These equipment vendors play a key role in helping manufacturers create high-quality boards and components by purchasing the raw materials and components necessary to be used in the production line and maintaining a well-trained team of technicians to operate them.
For example, a 40-layer PCB (Printed Circuit Board) can contain as many as 80 different components, including passive circuits and power supply breakdowns, that must be made in exactitude. To produce such a board, a typical facility will use hundreds of machines and thousands of skilled workers.
How motherboards are tested
There are a few different ways that a manufacturer can test a finished motherboard for compliance with JEDD requirements. The first is performance testing, which looks at the maximum performance that a particular part could provide under ideal circumstances.
The second is quality assurance testing, which determines whether the part meets quality standards for performance or quality assurance. While performance testing is not very useful for identifying manufacturing defects. Quality assurance testing can help pinpoint which pieces of the manufacturing chain are having a problem. This is because each round of testing is specific to a particular part. And quantifies how well that part performs under different conditions.
For example, in performance testing, a part may be subjected to increased temperatures, loads, and/or voltage that may not be representative of everyday usage. On the other hand, if the same part is tested under quality assurance conditions. Then it will be tested against realistic usage conditions and temperatures.
The final stages of motherboard manufacturing
After a production line has finished making one or more boards. It’s transferred to a testing facility for final inspections and quality assurance. Here, each part is compared against a set of defined criteria to make sure it meets the required standard.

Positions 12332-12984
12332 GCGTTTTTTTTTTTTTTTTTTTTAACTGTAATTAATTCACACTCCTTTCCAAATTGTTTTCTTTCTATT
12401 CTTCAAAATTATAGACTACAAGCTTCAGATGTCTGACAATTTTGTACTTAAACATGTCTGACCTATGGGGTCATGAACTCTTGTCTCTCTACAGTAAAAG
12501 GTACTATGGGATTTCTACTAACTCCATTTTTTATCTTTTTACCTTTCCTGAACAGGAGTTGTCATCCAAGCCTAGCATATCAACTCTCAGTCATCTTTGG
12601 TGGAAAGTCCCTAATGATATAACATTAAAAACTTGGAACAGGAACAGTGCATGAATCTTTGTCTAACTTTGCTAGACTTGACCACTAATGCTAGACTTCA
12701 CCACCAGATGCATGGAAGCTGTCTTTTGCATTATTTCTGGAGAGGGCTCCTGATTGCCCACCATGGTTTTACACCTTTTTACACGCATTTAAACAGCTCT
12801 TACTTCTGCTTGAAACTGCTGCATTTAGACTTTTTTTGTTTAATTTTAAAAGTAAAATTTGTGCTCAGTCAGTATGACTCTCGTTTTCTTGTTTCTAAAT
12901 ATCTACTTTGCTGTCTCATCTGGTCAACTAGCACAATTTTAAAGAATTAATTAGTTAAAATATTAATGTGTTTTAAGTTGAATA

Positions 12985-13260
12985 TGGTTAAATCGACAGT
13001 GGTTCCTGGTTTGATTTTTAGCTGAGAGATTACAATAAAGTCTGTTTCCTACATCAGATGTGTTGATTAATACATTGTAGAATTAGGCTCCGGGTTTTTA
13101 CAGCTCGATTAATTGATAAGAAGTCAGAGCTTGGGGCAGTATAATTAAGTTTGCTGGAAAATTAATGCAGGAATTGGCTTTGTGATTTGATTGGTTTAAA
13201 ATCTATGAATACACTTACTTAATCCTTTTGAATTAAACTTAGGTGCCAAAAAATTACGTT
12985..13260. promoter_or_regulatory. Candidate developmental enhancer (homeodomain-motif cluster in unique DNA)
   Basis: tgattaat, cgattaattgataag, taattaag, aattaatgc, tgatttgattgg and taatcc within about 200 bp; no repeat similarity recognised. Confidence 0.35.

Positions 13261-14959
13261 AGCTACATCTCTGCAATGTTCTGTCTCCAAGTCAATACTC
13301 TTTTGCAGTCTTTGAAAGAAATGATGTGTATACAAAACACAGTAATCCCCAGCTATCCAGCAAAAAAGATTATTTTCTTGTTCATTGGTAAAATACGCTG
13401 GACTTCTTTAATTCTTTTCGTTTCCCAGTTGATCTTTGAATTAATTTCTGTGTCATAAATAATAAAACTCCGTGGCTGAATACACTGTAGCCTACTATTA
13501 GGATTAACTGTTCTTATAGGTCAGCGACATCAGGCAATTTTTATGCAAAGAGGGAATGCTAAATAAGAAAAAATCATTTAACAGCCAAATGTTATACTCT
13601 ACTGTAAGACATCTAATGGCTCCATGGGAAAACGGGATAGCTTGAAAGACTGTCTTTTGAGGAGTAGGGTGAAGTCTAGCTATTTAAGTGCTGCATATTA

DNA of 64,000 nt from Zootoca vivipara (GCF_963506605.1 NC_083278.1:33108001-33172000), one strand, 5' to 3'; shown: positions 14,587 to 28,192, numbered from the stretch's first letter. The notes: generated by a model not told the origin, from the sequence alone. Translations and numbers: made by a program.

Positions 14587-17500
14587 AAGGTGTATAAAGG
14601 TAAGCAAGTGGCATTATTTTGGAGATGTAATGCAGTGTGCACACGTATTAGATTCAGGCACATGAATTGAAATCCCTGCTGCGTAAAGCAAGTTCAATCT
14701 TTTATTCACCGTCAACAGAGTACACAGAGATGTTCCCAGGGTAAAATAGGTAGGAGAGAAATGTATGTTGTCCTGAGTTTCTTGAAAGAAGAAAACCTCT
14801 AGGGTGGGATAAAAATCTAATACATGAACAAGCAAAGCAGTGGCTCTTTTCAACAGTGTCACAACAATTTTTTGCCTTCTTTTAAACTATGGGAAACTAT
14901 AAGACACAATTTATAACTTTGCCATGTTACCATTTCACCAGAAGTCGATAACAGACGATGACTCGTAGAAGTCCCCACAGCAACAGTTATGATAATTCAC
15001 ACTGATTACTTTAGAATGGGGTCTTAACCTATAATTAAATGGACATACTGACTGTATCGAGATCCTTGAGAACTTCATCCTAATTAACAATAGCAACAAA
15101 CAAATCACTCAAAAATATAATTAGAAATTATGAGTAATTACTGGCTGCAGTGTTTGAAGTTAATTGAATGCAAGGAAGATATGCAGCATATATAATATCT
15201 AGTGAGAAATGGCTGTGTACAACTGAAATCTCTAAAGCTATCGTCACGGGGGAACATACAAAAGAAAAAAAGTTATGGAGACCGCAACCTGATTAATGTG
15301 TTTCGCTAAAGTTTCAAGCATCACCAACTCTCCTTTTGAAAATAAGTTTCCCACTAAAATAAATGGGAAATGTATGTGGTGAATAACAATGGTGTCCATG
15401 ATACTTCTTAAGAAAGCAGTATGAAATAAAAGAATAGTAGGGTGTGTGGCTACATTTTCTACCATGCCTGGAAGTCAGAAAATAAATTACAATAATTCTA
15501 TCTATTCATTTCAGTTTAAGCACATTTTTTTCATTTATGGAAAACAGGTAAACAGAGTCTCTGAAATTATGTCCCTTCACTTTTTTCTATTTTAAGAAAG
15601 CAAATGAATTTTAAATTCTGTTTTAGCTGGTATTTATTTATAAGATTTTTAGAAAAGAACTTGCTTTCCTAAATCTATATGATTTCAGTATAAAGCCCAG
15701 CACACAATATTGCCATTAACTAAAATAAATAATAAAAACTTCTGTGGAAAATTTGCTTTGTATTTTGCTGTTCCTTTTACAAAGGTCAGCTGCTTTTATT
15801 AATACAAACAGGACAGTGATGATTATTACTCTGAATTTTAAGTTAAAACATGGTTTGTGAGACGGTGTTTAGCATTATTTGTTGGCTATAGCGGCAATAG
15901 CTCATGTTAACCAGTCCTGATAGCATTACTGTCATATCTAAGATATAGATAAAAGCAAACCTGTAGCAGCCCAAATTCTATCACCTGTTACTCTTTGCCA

For example, performance testing might reveal that a part doesn’t perform as well at a given temperature or under a given load as a given part should under these specific conditions. In this case, the test engineer would determine which component of the production line needs to be upgraded and why.
Similarly, quality assurance testing might reveal that a part doesn’t meet the quality standards set by the manufacturer. In which case the engineer would need to determine what went wrong and correct the issue.
What you need to know about motherboard manufacturing
Motherboard manufacturing is a highly automated, highly regulated industry that is overseen and monitored by several countries around the world. As such, companies that practice accurate and reliable manufacturing have an advantage over those that don’t.
In addition to following JEDD process, companies like Nvidia, AMD, and Intel. Also employ quality assurance and regulatory monitoring programs to help ensure that their manufacturing partners are complying with the relevant safety and regulatory standards. With these programs in place, it’s possible to identify and track manufacturing problems across the supply chain.
For example, during the testing process, faulty equipment could reveal itsself by producing defective boards. If a manufacturer were to be found compliant with the rules. That would indicate that the equipment was functioning properly and would indicate no problem with the final product.
Motherboards make up a large portion of a computer’s interior. And feature a variety of critical components such as the CPU, memory, graphics card, and SSD. When it comes to Motherboard manufacturing. It’s important to know how each stage of the process works. So you can identify potential issues early on and prepare for them.
Manufacturers use a variety of techniques to test boards for quality and compliance with JEDD requirements. And these can also be used to identify potential manufacturing issues. If a manufacturer is found to be noncompliant. That could indicate a problem with the design of the board. Or an issue with the quality assurance process used to test boards for compliance. Learn more…